Magallanes et al. (2021) Case Study University of Texas Southwestern Medical Center Two separate cohorts of 32, medical students; n = 64; attrition 6·25%; 1st year 1) How a culinary medicine elective course affected student counseling confidence, familiarity with evidence-based nutrition interventions, and understanding of the role of interprofessional engagement to address lifestyle-related disease and 2) To propose directions for future research regarding culinary medicine as a nutrition education strategy 3 h monthly meetings based on 8 modules from Health meets Food curriculum. Sessions included: small group discussions; practical food preparation skills for recipes relevant to the module; eating prepared food and discussion about the nutrition science, medical research, and patient care applications relevant to the module. Sessions co-facilitated by a medical doctor and a registered dietitian
Asano et al. (2021) Case Study West Virginia School of Osteopathic Medicine Medical students; n = 42; Attrition 19%; all 4 years To describe a culinary medicine elective course with a lifestyle modification focus and to evaluate the students’ perceived knowledge and attitudes in lifestyle medicine 2 week course. Students completed modules including video lectures, handouts and reading assignments and quizzes before completing faculty-facilitated application exercise sessions. Diabetes counseling lecture facilitated by DM education specialist. Nutrition ethics discussion, and clinical shadowing sessions included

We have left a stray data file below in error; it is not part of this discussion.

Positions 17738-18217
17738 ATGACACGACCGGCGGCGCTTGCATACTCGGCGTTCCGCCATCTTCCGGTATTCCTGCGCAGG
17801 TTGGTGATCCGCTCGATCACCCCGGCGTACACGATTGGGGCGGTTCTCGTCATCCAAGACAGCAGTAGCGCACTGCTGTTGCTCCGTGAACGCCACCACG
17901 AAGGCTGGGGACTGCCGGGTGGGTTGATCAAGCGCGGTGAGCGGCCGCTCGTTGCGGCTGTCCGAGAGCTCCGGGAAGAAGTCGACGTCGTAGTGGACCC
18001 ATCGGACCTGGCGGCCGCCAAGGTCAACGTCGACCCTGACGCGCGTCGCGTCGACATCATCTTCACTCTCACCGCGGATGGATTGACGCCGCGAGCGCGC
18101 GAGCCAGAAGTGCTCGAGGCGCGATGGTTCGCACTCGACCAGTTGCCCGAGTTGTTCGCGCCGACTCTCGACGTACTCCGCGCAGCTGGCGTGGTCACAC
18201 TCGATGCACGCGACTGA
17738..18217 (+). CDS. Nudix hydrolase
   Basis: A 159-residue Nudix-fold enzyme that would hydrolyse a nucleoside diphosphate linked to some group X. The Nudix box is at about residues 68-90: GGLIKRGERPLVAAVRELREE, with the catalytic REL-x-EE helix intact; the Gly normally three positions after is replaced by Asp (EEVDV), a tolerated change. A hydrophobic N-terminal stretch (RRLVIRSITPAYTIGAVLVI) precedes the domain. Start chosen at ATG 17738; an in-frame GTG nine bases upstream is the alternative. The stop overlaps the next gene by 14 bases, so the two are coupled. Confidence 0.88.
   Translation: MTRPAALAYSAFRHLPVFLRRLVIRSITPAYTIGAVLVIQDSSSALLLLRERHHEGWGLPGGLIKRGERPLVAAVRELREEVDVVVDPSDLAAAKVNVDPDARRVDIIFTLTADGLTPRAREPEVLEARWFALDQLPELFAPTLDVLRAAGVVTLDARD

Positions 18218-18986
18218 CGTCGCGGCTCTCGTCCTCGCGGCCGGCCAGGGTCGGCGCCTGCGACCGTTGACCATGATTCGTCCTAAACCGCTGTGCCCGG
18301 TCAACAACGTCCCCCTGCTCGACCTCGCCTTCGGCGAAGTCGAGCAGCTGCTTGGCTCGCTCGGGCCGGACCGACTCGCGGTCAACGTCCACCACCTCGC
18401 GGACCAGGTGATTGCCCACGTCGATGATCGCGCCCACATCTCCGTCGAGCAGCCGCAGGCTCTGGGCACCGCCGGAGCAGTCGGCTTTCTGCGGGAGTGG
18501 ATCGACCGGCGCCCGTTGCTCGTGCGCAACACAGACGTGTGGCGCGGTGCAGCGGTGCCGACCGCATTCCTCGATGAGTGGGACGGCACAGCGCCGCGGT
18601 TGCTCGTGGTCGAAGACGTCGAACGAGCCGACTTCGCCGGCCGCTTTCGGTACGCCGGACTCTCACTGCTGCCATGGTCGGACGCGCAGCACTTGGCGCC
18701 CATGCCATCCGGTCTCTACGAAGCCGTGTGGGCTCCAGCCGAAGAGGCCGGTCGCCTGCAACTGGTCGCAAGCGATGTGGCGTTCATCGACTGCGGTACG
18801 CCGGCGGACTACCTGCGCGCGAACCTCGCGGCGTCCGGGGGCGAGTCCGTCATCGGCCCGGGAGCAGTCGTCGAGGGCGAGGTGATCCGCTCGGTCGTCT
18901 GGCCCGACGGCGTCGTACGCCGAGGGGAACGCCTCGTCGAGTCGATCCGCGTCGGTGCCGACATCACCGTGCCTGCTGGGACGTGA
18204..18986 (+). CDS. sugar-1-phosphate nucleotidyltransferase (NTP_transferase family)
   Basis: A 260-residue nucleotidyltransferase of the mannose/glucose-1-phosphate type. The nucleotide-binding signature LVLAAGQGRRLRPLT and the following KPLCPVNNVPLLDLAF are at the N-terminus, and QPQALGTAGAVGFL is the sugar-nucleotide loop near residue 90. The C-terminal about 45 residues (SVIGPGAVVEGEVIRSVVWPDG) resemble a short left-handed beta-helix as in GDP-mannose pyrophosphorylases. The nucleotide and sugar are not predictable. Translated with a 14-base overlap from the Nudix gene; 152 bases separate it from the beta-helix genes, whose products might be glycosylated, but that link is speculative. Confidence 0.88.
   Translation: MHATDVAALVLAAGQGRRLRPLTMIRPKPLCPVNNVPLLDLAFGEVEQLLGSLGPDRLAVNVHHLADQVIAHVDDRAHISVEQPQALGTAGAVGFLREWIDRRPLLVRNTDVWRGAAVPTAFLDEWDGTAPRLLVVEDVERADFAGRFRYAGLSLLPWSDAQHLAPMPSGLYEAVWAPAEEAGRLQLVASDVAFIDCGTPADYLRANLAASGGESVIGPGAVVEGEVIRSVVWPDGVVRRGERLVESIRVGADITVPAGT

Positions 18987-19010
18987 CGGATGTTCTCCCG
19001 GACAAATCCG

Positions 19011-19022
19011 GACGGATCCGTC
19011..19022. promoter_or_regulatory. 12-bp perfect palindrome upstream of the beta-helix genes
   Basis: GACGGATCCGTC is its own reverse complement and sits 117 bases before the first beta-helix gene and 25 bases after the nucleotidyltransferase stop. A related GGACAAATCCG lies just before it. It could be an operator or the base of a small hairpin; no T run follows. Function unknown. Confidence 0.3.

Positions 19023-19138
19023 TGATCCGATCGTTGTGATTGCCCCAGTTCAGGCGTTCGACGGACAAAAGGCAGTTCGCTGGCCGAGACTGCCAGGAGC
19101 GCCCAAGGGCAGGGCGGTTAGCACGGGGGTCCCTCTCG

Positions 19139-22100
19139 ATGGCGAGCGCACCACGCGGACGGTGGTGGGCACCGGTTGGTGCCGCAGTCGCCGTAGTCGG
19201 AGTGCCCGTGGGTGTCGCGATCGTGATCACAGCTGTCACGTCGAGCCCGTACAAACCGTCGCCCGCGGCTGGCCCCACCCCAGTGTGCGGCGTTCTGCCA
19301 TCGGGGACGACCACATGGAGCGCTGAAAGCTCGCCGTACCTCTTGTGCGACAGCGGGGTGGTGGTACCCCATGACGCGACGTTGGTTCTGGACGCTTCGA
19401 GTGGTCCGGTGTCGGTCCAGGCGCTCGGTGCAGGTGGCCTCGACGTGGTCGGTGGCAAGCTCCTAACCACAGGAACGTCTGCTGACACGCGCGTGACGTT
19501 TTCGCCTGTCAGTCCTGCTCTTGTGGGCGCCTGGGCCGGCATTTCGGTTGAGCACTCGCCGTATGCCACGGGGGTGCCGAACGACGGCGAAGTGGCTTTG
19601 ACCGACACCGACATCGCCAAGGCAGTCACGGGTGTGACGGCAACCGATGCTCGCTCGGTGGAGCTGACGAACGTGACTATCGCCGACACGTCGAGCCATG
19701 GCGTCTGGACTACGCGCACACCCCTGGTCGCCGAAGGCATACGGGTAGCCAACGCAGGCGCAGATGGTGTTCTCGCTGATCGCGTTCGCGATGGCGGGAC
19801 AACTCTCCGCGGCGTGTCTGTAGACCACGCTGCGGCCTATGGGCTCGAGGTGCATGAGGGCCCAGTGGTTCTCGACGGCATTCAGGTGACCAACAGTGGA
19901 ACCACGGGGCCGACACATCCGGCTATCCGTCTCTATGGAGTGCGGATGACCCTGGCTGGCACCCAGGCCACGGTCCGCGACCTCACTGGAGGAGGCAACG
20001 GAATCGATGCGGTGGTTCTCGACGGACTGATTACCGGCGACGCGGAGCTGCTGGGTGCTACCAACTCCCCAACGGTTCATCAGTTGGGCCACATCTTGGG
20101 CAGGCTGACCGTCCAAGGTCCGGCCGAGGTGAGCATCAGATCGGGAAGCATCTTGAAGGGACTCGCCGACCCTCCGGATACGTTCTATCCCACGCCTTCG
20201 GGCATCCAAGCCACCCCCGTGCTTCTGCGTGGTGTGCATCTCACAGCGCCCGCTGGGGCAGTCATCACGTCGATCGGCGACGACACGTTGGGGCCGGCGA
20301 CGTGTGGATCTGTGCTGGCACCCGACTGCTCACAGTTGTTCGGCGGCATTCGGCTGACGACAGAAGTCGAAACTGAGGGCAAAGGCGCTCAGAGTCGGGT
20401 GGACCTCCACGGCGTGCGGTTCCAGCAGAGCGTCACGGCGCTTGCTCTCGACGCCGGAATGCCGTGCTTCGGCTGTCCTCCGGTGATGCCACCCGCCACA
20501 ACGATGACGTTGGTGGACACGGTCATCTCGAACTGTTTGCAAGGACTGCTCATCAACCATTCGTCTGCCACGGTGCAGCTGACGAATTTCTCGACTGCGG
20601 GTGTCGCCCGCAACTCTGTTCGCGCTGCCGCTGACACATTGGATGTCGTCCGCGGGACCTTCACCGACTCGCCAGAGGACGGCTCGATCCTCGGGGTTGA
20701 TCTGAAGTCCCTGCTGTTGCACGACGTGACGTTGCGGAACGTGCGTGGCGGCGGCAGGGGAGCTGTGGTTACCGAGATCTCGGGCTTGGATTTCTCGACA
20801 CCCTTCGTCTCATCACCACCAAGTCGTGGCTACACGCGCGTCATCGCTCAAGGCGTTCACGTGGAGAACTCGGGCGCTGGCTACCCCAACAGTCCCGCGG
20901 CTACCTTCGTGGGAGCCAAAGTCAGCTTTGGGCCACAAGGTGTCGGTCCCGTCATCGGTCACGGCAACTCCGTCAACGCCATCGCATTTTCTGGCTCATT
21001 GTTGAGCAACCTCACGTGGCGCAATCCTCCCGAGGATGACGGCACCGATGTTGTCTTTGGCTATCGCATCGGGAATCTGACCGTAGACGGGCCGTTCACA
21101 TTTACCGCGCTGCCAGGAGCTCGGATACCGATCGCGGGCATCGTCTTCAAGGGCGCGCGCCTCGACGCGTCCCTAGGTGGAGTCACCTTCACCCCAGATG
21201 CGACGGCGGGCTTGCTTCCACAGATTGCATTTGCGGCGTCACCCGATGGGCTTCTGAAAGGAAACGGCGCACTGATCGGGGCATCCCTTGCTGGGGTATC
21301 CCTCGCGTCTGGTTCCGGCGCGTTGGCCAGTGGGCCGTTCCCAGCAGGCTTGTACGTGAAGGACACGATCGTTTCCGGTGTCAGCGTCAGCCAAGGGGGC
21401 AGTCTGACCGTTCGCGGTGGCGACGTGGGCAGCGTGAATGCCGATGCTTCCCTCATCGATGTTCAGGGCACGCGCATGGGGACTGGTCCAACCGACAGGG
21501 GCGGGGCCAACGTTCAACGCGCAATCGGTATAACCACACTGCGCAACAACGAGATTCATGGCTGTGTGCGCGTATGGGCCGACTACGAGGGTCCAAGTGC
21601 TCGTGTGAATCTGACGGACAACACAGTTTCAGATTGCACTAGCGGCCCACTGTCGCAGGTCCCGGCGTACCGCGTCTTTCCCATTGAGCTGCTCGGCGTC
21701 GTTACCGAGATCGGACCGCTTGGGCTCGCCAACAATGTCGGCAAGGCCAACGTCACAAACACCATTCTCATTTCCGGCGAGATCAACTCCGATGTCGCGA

Leggett et al. (2021) Case Study Touro University Nevada College of Osteopathic Medicine Medical students; n = 16; attrition = 6.25%; all 4 years To explore an alternative way to provide nutrition education without adding hours to the formal curriculum by (1) surveying student perceptions regarding current nutrition education, (2) surveying student interest in attending a nutrition elective, (3) selecting how the elective could best be delivered, and (4) running and assessing participants’ reactions to a short experimental version of the elective 3 session elective (2 hands-on culinary medicine sessions and 1 didactic session in between—total hours NR); The first culinary session dedicated to knife skills and culinary basics; the didactic session covered coronary artery disease and nutritional preventative measures followed by 2 clinical cases in the form of an essay assessment. Patient counseling sessions developed by a registered nutritionist: culinary sessions facilitated by culinary school teaching chef
Poulton & Antono (2021) Mixed Methods Online: University of North Carolina School of Medicine medical students; n = 21; attrition = 14%; 3rd and 4th year To explore the feasibility of running an online culinary medicine course 3, 75 min "live cooking workshops" and online course work elective; delivered remotely. Cooking done in participants own kitchens; class teachers’ credentials not specified